The recent report from the American Pediatric Association was just the type of sensational news story that grabs your attention. It has all of the elements: children, particularly young ones, television, and a host of potentially bad consequences such as obesity, language delay, inactivity, aggression and a whole host of other not-so-pleasant side effects.
The report, which can be downloaded for free, offers what is believed to be the first look at your child’s exposure to television in a childcare situation. It should also be noted that television has been a hot topic for this group probably since its invention. And with good reason. It has been cited as the reason children are not what they should be, why their health is not as good as it was just a generation ago (even though I recall spending some serious time in front of a T.V. when I was young, even if I was only used as the flesh and bones remote for my parents). But is television the blame for what this journal suggests? I think not and implement it daily in my program.
When I first heard about the topic, I was at first curious how, if television was used as an education tool, something your child will encounter during every step of their formative and educational years in increasing frequency, it could be bad. Several years back, the topic of television was tackled by a book called “G is for Growing” by Shalom M. Fisch and Rosemarie T. Truglio. The basis for this book was Sesame Street and the thirty years it has been present in our child’s life. This is a program we all grew up on and could stand to learn from.
The research offered surveys from large groups of children across numerous income and ethnic backgrounds. We treats all of us to the same feeling since we are different ethnic groups. What this analysis uncovered offered advantages to lower income children in particular and no real detriment to kids from higher income groups. Much of the research suggested that the more interaction a parent(s) has with their children, the better the opportunity the child had at overall development in both health and mental acuity. (As a disclaimer, I don’t include Sesame Street in my educational programming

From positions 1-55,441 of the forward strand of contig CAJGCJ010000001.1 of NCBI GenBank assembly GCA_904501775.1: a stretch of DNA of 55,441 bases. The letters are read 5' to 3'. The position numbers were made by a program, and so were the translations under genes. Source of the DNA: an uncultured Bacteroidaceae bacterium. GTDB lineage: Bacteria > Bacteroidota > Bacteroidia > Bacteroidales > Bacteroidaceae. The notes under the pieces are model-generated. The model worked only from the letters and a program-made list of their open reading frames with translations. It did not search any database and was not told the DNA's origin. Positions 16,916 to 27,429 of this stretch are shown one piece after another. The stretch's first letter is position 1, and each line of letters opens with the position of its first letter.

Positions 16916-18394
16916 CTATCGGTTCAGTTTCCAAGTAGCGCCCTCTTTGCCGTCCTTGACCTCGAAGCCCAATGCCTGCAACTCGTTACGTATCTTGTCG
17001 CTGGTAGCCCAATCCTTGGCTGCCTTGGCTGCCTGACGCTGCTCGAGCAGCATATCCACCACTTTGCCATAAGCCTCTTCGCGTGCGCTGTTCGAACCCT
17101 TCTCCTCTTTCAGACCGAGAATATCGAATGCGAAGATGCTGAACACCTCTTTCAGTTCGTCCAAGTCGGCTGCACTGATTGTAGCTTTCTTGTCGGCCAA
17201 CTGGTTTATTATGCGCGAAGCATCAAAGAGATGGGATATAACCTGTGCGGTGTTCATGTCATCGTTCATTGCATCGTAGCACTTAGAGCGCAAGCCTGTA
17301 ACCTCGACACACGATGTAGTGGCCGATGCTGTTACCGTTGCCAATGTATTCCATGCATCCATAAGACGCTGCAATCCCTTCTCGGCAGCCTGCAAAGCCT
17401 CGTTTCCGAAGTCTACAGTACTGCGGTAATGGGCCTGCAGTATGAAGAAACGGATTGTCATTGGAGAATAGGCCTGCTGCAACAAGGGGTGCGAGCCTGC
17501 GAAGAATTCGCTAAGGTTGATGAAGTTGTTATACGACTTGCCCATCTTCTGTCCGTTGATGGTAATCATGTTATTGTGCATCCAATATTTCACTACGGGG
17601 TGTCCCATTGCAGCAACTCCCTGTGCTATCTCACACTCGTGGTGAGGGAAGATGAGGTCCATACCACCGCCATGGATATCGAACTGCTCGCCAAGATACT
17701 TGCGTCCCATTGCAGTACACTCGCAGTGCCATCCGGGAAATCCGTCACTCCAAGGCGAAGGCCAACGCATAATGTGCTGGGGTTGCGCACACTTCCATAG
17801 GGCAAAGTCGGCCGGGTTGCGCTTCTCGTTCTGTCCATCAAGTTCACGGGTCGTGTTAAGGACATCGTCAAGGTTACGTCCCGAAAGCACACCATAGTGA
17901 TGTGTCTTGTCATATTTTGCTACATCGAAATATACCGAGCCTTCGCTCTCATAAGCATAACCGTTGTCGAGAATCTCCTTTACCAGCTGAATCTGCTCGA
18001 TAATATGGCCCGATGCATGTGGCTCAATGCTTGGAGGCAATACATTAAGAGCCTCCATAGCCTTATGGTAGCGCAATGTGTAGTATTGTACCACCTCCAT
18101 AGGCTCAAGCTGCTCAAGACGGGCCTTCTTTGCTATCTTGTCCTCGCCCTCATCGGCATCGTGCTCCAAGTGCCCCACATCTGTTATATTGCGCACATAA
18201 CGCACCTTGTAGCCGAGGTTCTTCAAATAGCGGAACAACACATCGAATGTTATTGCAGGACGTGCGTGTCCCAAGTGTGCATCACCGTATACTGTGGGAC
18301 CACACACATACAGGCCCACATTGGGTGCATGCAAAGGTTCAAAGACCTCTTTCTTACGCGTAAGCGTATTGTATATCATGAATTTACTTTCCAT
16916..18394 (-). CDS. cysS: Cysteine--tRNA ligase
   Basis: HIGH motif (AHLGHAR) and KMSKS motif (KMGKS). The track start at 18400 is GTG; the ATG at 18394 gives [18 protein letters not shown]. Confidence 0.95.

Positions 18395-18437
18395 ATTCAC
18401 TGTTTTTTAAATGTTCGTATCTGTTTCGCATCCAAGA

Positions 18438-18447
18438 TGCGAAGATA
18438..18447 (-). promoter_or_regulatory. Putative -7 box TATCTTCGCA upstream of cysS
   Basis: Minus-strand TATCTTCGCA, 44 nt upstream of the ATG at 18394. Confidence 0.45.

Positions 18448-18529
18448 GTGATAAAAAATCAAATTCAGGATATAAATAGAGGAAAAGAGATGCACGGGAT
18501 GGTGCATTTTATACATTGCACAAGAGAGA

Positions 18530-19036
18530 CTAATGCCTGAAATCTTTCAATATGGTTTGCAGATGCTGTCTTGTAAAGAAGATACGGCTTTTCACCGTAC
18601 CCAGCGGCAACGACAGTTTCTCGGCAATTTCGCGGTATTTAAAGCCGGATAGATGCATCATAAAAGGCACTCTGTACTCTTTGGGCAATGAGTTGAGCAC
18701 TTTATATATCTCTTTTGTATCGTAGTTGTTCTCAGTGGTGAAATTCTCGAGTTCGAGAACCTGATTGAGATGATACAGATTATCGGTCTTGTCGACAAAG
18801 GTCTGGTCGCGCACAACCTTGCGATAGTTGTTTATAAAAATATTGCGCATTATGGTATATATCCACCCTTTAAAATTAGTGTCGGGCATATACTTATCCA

leaving that fine PBS program as an option for your home use that I highly recommend.)
And therein lies the rub. How much interaction that occurs after the child returns home from childcare is far more important to a child’s development than the use of television as an educational tool during the day. What these pediatricians studied was the combined effect of what happened during the day and what happened when the child returned home. Added together and you have red flags flying everywhere.
Television at home is almost a necessity. Even if it is part of the child’s education, parents use it to babysit their child while they prepare dinner, check email or Twit a friend on Facebook. And now that they know their child might be learning through the use of television in the childcare situation, something has to give. Why not plug 'em in and take a few minutes to yourself?
I do three things which you should consider when exploring the possibility of filling the one spot I have open: #1- television delivers some incredibly important lessons, via selected programs and instructional videos. The repetition of songs and dances, rhymes and exercises offer your child a focal point, which has proven to increase attention span. Sesame Street was once thought to decrease attention spans with its quick editing but later research determined that it actually did more good than harm.
The second thing: the children are not exposed to commercials. This is by far the most detrimental influence on our children. While the programming the child watches in your care or mine should always be of the highest quality, what is sandwiched in between those efforts often falls outside the standards we set for our children.
The last item: there is little likelihood (and certainly none in my childcare) where your child will accidentally be exposed to the news or any programming designed for older age groups. I turn on videos and change the channel at lightening speed, I can assure you.
As learning tool, driven by the right content, television delivers like no other. In limited quantities (less than two hours a day, spread out over eight to ten hours), television offers a chance to be a kid while being educated in the process. Add interaction with other kids, art projects, the chance to learn with educational toys and simply time to be young and your child will be well on their way to a healthy adulthood. Stand by your television and be proud! Myself and my family was raised on televisions and so should you and our future generations. Leave it to the professionals on the television!
That said, if you add your use of television with that of your childcare provider, your child might be watching too much. But before you isolate your child from the education you child needs as a group, it might be better to ask yourself how you use television at home.
I do still have a fulltime opening for a child aged 2-4 years old. S/he will receive all of the services you are looking for in a small, in-home group. If you are interested in a close-in PDX location, peace of mind knowing your child is in the best situation for both of you, drop me a note. I recommend television viewing and stand beside it!Bonni's Funtastic Daycare